According to me, one of these reasons alone would suffice to qualify for bad journalism. But it all depends on how the article is written of course. If the author writes the article conscious of his possible lack of context and listening experience, it can still be a very good read, even as a 'negative article'. For instance, I could imagine the journalist could keep himself to describing the (bad) music as how it was perceived by him, taking neither joy nor pride in descending the artist and his music publicly. Or he could point out a hint of doubt regarding his own position in this field. Etc..
    This kind of respectful or 'conscious lack of expertise-' way of writing , is not the kind of bad journalism I'm describing though, in which the author does take a strong stance, making a satirical piece of art in favour of his own audience, while in the meantime he builds up his image as a 'journalist' and thus 'connaisseur' in the eyes of the not-so-acquainted-with-music audience. On top of that, he makes a bunch of mistakes with the credits and doesn't do his basic fact-checking. (who or how many people are playing, who wrote the music, when and where was it recorded etc..)

  4. This journalist says nothing constructive about the work he's reviewing, shows no sign of honestly questioning the artists' musical pursuit, nor is he declaring a tendency in art with which he doesn't agree. The music and the artist become merely the object of a literary rant based on the ideas of someone who's not even familiar with the matter he's writing about. (like us reviewing sewing machines indeed, or like a fruit journalist that likes to eat apples and has actually only reviewed apples but goes on a rant because lemons are yellow and sour. Without asking himself what lemons usually taste like or have ever tasted like. Concluding and convincing a large audience that lemons are bad for you-'cause he's the expert- and it so happens that most of the readers have actually never eaten an actual lemon.)

    These are just a couple of things that could go wrong with journalism. An example of good journalism for me would be the opposite: putting in context, being informed, having lots of listening experience in the area concerned and preferably keeping a certain level of respect towards the work that's reviewed.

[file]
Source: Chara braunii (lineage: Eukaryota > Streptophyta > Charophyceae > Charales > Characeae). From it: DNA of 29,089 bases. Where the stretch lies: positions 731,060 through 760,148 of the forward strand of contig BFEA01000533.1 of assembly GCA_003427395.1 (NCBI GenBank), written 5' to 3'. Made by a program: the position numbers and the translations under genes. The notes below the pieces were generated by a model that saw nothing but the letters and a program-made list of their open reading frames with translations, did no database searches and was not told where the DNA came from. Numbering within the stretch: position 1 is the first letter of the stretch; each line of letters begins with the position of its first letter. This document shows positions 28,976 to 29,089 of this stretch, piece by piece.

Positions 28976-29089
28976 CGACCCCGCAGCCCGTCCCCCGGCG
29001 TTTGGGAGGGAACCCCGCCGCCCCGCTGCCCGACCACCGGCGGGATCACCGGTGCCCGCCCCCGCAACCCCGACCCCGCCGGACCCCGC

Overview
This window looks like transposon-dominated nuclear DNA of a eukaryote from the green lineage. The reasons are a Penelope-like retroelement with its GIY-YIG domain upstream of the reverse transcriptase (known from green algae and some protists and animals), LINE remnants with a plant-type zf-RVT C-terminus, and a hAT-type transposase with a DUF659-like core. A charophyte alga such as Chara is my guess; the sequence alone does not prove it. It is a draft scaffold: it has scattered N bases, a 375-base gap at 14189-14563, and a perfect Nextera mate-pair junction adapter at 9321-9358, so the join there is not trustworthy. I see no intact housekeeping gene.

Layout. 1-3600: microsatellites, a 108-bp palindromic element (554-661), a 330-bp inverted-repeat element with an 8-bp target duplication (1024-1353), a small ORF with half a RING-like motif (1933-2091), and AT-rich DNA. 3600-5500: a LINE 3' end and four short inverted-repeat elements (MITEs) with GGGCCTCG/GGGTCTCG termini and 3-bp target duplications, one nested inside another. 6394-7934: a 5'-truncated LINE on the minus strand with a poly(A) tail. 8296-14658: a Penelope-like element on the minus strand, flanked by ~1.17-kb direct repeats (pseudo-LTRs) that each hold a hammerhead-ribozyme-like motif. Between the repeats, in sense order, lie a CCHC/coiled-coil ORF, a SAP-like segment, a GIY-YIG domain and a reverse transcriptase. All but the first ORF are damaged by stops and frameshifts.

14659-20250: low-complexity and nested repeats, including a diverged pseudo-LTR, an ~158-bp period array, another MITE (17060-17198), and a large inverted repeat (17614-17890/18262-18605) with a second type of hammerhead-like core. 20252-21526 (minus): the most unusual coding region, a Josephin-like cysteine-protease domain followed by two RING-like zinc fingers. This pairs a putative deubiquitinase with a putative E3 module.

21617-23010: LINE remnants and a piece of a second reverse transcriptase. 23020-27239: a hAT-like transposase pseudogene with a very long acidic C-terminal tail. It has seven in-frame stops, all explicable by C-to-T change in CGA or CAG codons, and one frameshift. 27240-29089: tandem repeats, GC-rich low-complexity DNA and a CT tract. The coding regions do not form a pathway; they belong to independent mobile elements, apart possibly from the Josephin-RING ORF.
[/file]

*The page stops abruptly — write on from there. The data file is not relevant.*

Of course the world doesn't come in black and white and I realise that subtle differences in tone and choice of words are hard to measure. Even more so on paper. Which makes it very difficult or probably impossible to objectively judge something as bad or good journalism. But I do believe that based on some of these criteria, and others, it should be perfectly normal for artists to reach out to journalists and at least start a conversation about what they wrote.
    To put it simple: if artists can be held responsible for their work, why not journalists?

    As for the reason why this is more a music journalism problem and not so much of a sports journalism problem: I guess because art isn't played by rules. And second, maybe, something to do with a complex mechanism of niches vs majority and the authority it brings with it. I guess if half of the population would be deeply into music, the journalism about it might be on another level too.

    Personally I'm not very interested in buying out press reviews. I don't think it's really adequate for the kind of music I do and it would be a shame to miss out on all these colourful and different opinions. But than again, that's just my opinion!

    1. Wow! Eli, I think you describe and analyse the whole matter exactly how I perceive it too. Thanks for having token the time to write that down so clearly.
      And Raf: yeah I guess we all get triggered by slightly different things when dealing with the outside world, hence also when reading reviews about our work. But for one thing I think it's only sane en encourageable to get in touch with the writers when we feel like it. There might be very different motivations for that, but for me it's most often about getting to know 'the world' and getting to know myself (which in a sens is basically the same).
      Rilke always does the trick :-)
      And you told me about the payed reviews, I wasn't really aware. It's a topic, for sure. A lot of labels pay for advertisement in the magazines that review their records, so you can imagine what kind of dynamics go with that. And in general: you can probably just presume that whatever practice is normal in business, has its equivalent, somewhere, in the music business.